Retirement ready Geingob bares all at 80

By Hilary Mare

“If you drive past Otavi you will see what is going on there on my farm that will show that I am preparing for my retirement,” a jovial President Hage Geingob said in an exclusive interview with Confidente on the eve of his 80th birthday this week.

In this instance, Geingob was shrugging off the narrative that a third term of office may be on the cards with full acknowledgement that while much has already been done during his tenure, more pending work was receiving full attention to pave a clearer path for his would-be successor.

But first, Geingob expressed a great deal of gratitude to God for carrying him through eight decades.

“My wish is first to thank God.

It is not everybody who reaches the age of 80 and blessed as I am with good health. Secondly, I’m thanking the Namibian people for giving me this chance to serve. Anybody could have been president. We are all qualified. But I was chosen by my party and, therefore, put in a difficult position to serve my people,” expressed Geingob appealing to Namibians to join hands and move together going forward.

“This is the only country we can call home. It is easy to destroy but difficult to build up. We have examples of countries which had civil wars – and up to now, they are trying to build up. So, build on what you have. We know people are poor. Some people are suffering – no houses. Don’t go and break down what is there already.

Add on it, and when you become president, at least do something to build on, instead of starting from scratch.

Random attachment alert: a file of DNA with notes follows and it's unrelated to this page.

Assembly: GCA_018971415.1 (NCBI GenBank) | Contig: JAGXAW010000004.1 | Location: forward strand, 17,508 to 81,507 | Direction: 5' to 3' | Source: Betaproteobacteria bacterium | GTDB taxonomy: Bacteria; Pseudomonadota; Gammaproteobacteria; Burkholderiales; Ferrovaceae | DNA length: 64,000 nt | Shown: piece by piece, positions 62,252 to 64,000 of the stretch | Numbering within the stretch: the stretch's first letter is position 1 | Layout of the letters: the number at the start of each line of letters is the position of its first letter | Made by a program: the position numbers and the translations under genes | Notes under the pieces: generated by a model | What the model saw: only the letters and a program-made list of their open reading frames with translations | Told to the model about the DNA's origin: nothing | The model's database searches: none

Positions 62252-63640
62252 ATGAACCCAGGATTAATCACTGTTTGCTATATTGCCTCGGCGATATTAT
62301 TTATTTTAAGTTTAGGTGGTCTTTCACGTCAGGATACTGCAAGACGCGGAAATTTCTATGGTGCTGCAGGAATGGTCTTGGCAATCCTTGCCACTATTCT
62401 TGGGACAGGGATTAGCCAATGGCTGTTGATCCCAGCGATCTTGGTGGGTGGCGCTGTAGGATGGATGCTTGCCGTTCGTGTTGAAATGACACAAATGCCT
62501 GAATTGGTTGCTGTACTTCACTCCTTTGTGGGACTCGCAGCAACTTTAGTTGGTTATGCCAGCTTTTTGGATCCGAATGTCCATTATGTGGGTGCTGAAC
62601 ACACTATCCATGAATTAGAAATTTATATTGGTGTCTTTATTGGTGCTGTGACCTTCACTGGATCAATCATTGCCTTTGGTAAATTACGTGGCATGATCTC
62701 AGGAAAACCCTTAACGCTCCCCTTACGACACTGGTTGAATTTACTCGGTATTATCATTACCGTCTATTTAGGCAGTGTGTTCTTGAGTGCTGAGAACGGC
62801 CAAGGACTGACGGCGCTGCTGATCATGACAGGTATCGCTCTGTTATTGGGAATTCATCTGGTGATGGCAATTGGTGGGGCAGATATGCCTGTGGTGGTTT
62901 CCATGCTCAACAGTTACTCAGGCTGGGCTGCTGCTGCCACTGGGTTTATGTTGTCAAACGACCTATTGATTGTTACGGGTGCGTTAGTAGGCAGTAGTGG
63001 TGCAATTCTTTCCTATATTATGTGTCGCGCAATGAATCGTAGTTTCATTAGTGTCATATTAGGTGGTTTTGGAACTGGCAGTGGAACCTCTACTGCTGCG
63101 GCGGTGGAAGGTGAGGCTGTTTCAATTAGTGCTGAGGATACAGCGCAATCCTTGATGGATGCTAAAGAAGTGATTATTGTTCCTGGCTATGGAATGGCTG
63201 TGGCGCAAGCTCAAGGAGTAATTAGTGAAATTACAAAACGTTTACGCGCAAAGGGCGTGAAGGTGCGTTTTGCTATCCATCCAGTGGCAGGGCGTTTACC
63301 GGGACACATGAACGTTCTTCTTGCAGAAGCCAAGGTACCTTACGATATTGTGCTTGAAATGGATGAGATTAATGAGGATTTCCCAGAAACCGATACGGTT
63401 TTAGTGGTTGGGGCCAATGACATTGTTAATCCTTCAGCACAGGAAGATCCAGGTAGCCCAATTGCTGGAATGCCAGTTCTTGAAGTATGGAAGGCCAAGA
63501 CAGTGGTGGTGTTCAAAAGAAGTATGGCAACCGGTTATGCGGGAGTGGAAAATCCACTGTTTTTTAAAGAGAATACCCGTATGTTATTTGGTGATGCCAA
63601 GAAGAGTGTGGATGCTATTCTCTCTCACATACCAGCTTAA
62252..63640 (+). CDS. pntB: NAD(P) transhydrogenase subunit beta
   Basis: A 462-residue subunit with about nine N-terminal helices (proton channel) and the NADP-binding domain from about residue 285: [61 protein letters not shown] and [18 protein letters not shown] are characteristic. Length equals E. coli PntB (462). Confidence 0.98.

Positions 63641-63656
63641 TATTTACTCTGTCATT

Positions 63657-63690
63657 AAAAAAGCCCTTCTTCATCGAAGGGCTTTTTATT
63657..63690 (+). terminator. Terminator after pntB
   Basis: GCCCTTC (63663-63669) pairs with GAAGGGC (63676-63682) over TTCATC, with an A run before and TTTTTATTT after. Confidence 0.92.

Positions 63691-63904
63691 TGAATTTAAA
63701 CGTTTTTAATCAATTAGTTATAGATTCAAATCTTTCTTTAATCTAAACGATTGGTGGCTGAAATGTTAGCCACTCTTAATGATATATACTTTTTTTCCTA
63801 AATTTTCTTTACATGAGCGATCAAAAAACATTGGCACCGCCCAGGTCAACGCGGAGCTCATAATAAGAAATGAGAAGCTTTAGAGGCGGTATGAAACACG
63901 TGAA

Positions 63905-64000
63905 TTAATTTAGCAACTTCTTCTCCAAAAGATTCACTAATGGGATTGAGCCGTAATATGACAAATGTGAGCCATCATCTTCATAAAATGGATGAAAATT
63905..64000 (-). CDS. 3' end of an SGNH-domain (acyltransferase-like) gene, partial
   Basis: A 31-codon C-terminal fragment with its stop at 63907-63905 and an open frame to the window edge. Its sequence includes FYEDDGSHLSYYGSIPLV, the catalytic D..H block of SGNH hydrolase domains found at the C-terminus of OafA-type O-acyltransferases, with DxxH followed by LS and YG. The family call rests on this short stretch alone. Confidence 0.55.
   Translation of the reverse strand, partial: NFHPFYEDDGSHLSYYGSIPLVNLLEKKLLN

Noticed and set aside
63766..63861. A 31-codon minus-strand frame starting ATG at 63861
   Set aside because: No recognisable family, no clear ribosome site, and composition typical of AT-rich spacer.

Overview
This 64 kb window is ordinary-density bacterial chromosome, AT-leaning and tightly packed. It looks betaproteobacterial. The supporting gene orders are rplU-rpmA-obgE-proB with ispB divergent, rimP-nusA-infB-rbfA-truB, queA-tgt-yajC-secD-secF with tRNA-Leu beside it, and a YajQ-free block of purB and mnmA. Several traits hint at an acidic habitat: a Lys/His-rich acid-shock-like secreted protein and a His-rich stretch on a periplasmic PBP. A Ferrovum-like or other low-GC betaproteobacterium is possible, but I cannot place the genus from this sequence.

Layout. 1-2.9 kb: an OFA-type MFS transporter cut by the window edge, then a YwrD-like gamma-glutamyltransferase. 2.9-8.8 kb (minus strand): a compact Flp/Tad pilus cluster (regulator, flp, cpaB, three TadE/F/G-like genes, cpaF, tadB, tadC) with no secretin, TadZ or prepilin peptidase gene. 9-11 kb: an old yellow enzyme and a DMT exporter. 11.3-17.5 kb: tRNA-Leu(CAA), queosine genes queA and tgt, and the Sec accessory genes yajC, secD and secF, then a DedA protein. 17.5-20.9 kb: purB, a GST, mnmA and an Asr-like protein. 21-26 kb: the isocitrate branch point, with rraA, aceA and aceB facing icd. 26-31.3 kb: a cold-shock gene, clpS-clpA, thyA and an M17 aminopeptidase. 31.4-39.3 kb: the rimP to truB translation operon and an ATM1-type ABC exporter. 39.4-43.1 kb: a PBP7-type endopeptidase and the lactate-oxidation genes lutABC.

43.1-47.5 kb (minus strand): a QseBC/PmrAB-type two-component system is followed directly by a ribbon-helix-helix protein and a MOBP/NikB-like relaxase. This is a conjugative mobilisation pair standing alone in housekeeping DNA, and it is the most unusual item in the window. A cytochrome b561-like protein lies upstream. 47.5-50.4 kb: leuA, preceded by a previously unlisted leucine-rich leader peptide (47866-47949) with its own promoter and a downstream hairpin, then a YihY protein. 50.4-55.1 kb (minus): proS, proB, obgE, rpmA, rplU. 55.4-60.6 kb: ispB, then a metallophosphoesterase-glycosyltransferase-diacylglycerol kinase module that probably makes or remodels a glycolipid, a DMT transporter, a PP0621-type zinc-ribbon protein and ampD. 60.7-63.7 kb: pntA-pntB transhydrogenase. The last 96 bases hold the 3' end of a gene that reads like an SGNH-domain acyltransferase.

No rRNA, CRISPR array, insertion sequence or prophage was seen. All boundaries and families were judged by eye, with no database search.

“We must know there is going to be an end, and I’ve been blessed to be 80. That is long. I was teased by young people who don’t have manners about my 80 years. Some of them look older than me mentally, intellectually and otherwise but, they like to say ‘old man’. Eighty years old, yes, I came from a good background,” chuckled Geingob.


Behind his stature as the head of state, President Geingob is a man who enjoys spending time with his family. Indeed, there are busy schedules acerbated by the current crises but Geingob says it is important to always make time.

“We shouldn’t make things to be so bad as if there is no time or so. You must make the time. There is a time to be busy during a crisis. With our structure, which is very small, you come to your office and go to your family when you are done. I used to sleep with the television on the whole night, but my current wife does not want it.

“I always watch TV especially NBC because you need to know what is happening.